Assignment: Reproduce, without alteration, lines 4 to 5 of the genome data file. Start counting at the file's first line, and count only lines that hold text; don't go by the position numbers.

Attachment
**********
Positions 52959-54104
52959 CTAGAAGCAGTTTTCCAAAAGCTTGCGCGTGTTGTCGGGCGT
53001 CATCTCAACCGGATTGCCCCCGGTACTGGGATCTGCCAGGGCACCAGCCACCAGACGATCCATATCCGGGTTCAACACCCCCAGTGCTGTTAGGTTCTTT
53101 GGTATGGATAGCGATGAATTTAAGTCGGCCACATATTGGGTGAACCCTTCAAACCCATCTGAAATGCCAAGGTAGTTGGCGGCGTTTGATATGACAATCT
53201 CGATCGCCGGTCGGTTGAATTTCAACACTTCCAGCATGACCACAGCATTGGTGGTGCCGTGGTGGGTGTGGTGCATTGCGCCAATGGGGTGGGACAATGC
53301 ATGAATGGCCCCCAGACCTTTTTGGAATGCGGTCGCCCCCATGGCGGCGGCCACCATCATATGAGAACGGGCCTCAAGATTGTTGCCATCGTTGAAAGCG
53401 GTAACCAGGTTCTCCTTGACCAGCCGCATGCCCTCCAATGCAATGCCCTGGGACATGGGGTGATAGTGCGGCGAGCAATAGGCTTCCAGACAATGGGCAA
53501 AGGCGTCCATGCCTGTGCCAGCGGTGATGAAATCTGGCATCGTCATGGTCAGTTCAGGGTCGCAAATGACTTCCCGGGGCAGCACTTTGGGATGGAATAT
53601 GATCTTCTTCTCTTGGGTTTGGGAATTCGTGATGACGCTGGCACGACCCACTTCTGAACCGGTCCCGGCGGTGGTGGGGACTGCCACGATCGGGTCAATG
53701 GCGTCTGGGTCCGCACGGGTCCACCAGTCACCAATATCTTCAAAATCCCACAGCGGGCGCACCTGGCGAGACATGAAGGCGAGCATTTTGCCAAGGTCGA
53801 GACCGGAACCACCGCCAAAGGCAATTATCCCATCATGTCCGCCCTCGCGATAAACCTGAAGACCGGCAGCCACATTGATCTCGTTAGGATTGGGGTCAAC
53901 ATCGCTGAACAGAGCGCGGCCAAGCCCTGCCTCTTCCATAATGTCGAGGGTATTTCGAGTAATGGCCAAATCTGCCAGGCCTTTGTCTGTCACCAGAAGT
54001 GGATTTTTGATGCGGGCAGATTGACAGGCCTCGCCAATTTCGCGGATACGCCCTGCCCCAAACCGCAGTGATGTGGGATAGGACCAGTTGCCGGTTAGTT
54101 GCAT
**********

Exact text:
53101 GGTATGGATAGCGATGAATTTAAGTCGGCCACATATTGGGTGAACCCTTCAAACCCATCTGAAATGCCAAGGTAGTTGGCGGCGTTTGATATGACAATCT
53201 CGATCGCCGGTCGGTTGAATTTCAACACTTCCAGCATGACCACAGCATTGGTGGTGCCGTGGTGGGTGTGGTGCATTGCGCCAATGGGGTGGGACAATGC